TCL Launches Its First 5 & 6 Series 4K TVs Running Google TV
TCL introduced Tuesday an expansion of its lines of smart TVs based on the Android TV operating system by introducing to North America extensions to its 5- and 6-series TV lines running the Google TV interface.
In what could be somewhat confusing, the new models have been added to existing TCL 5- and 6-series 4K UHD TVs based on the competing Roku TV OS.
In both new additions to the series, TCL is using the Google TV over-riding user interface that sits atop the Android TV 11 OS platform, bringing a refined and powerful content search experience that recommends programs and movies to users based on their preferences from across multiple streaming service platforms.
The company said the smart software options available in the Google TV products will “allow consumers to enjoy more of the content they want. TCL TVs featuring Google TV will continue TCL’s winning formula of high-performance display technologies like QLED wide color and mini-LED backlighting in an accessible package for mainstream TV shoppers, paired with innovative smart platforms like the personalized experience of Google TV.”
Chris Larson, TCL North America senior VP, explained that the 5- and 6-Series additions mark the company’s move to further bifurcate TCL’s selection in the U.S. by smart OS platforms, expanding models employing the Google/Android TV platform while at the same time maintaining TCL’s global leadership in building and selling TVs based on the Roku TV platform.
Larson said TCL believes a time is rapidly approaching where there will be a consolidation of smart TV OSes, as happened in the mobile phone and PC categories.
“We believe that because we are the strongest partner of the two leading OS candidates, we are in a very good position for the future,” Larson said, adding that many people outside of North America don’t realize that TCL is the world’s leading supplier of Android TVs as well as Roku TVs.
“Our relationship with Roku remains strong and as we expand Roku TVs into other international markets it will get stronger,” Larson said. “But [internationally] we actually make and sell more Android TVs than we do Roku TVs.”
“As we saw [the Android TV] platform really improve into a compelling solution, we brought Android TV into the North American market for the first time last year, and the response has been very positive. We are not planning to transition from a Roku to an Android TV environment, however. We are planning to add Android TV to our stable because when we spoke to our younger demographic we found that today’s young adults grew up watching what they want when they want and how they want, without the limitations that some of the older generations encounter. We needed to find a solution for that. They expect more out of a big-screen device and expect it to do all of the things and more as their little screen devices.”
TCL televisions with Google TV are said to present a content-first interface built around consumers and what they love to watch.
This includes what TCL calls a powerful browse-and-discover system offering suggestions for favorites with recommendations based on previous watch histories, saved content and what’s trending.
TCL’s newest models will also integrate hands-free voice control with far-field mics for Google Assistant built into the television set for the first time. The 5- and 6-Series TCL Google TVs can use Google Assistant to search through 700,000+ movies as well as TV shows, answer questions, and manage smart home devices, TCL said.
In addition, both Google TV series will support free video calling with the Google Duo app supporting up to 32 different people when an optional camera is attached to the TV. TCL will sell a camera (with a privacy lens shutter) as an accessory for $79, or users can add various third party webcams.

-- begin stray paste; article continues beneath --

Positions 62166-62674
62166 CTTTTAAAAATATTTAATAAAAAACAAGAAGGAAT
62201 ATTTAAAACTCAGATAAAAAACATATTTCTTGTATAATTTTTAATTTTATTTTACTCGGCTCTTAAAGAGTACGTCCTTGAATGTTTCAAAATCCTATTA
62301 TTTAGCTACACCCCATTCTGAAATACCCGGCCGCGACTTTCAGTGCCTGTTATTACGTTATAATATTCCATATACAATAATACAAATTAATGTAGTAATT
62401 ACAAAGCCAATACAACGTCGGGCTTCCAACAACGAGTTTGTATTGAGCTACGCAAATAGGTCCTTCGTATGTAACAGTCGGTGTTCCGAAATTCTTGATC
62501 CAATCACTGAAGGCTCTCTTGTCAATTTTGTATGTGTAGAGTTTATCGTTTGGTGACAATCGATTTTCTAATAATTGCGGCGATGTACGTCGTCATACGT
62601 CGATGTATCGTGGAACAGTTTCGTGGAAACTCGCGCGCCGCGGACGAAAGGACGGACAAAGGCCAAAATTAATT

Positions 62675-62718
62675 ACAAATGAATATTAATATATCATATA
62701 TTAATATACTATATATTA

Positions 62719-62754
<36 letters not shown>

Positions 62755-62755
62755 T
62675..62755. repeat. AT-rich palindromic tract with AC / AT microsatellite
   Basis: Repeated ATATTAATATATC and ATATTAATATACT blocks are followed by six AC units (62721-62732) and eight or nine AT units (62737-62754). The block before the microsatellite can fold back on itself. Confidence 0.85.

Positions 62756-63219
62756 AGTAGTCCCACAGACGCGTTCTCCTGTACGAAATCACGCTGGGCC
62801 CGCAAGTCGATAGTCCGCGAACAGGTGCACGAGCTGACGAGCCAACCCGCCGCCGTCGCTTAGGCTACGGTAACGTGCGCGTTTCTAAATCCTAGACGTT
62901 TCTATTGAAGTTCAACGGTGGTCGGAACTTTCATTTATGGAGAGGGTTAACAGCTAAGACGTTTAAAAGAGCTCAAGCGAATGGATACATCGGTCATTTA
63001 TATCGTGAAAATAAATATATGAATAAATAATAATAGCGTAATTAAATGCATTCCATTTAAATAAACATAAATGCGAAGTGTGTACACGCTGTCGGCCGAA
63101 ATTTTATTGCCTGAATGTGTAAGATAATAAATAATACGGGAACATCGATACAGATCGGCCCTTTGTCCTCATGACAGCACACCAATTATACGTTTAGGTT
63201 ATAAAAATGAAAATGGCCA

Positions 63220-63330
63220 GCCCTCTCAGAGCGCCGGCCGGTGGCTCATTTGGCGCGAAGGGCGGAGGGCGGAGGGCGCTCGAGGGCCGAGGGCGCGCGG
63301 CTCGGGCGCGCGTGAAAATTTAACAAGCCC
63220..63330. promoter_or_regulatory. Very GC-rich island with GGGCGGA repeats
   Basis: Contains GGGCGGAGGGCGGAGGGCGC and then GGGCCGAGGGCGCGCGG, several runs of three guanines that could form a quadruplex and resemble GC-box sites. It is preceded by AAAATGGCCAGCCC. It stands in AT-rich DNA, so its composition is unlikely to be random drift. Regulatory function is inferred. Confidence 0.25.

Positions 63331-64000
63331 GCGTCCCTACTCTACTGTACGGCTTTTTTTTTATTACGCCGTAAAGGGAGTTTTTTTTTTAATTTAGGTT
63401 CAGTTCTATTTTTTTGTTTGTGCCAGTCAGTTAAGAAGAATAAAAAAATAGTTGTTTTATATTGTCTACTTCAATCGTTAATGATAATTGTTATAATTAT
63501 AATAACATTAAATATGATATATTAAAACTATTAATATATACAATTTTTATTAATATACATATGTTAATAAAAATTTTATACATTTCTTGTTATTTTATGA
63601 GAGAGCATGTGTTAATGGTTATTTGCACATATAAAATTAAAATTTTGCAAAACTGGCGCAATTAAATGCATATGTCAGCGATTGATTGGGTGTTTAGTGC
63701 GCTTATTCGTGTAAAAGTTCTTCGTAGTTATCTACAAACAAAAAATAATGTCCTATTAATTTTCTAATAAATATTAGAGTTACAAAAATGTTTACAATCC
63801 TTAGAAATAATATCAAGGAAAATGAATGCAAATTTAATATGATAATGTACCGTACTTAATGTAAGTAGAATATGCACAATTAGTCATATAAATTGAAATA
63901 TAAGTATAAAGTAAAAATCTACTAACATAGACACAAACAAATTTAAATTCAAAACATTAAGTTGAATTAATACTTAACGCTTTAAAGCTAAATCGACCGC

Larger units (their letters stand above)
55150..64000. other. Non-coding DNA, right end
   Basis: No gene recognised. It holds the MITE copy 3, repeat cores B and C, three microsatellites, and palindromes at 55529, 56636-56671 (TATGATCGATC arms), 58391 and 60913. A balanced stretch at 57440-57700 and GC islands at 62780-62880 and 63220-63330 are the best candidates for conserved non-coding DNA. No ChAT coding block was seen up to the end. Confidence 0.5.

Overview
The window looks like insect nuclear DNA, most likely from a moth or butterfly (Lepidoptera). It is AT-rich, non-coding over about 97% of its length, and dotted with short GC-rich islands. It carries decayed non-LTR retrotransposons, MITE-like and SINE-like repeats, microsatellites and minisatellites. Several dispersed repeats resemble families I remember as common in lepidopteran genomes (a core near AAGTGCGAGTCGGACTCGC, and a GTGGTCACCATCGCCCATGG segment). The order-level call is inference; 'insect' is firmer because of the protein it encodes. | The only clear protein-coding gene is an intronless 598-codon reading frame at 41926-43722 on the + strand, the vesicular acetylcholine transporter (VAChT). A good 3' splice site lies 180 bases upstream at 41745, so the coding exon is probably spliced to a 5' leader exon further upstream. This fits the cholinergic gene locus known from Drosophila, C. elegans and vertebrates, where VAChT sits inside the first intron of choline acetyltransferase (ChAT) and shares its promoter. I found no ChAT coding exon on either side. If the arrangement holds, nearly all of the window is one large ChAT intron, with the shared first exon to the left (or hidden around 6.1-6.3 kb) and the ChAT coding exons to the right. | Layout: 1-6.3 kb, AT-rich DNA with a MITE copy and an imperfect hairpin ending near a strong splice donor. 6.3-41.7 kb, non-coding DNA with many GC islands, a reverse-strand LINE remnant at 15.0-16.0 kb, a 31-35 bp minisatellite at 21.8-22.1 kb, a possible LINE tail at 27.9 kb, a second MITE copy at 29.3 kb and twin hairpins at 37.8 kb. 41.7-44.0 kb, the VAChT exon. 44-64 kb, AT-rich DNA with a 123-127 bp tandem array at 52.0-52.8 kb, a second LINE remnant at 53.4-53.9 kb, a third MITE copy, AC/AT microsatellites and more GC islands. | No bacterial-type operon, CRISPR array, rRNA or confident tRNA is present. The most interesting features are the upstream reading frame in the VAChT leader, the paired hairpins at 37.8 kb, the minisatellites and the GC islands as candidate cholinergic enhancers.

As for enhanced picture performance, models from both series continue to support HDR10, HLG and Dolby Vision high dynamic range, and this year both Google TV series add support for the HDR10+ profile, TCL said. Like Dolby Vision, HDR10+ supports dynamic metadata for frame-by-frame contrast and color grading to present more natural looking imagery.
Other features in both lines include deep color saturation from QLED quantum dot color enhancement film filters offering high color volume reproduction. The latest offerings will also include features such as a “For You” tab where users will find new content based on their interests gathered from across their streaming services. Also offered is “The Watchlist” that enables clicking on content and saving it to watch later.
The sets also include a Live TV integrated channel grid guide that makes visible recommendations for streaming content alongside live program listings from over-the-air broadcasts and other sources.
Users will be able to quickly find TV shows and movies by title, genre, and actors, by pressing the dedicated Google Assistant button on the remote and speaking their search command and desired criteria. Alternatively the far-field mic built into this year’s TCL Google TVs will enable users to simple say “OK Google” to trigger a command without lifting a finger. TCL said it gives privacy concerned viewers the option to defeat these far-field mics by switching them off in the television settings.
When not watching TV, ambient mode in the TVs will allow users to connect to Google Photos so they can showcase their favorite images on the big screen. Users will also be able to call up the Google TV app on Android devices to view personalized recommendations, watch content, or add titles to a Watchlist right from a mobile phone.
The new TCL 5-Series with Google TV includes four screen size models: 50 inch (50S546) starting at a $599 suggested retail price, 55 inch (55S546) starting at $649, 65 inch (65S546) starting at $899 and 75 inch (75S546) starting at $1,299. All are on presale now.
These models are designed to offer “premium picture performance” and sleek attractive designs, the company said. This year’s 5-Series 55-inch and larger models also offer the option to mount the stand feet in either a wide or narrow configuration to accommodate a wide range of placement surface sizes.
Among the 5-Series Google TV features is a FullView edge-to-edge glass design. Additionally, image quality is enhanced with “QLED” Quantum Dot color enhancement technology achieving a large percentage of the DCI-P3 wide color gamut “without the limitations of lower color volume or shorter life found in other color technologies,” the company said.
The 5 Series models are based on LED backlighting with Contrast Control Zone (the company’s name for full array local dimming) technology with up to 60 LED dimming zones. This is said to produce deeper black and higher brightness than conventional direct LED or edge lit LED displays. In addition to Dolby Vision HDR10, HLG and HDR10+, the series also supports the Dolby Atmos 3D surround sound technology that expands the sound stage from the TV’s built-in speakers.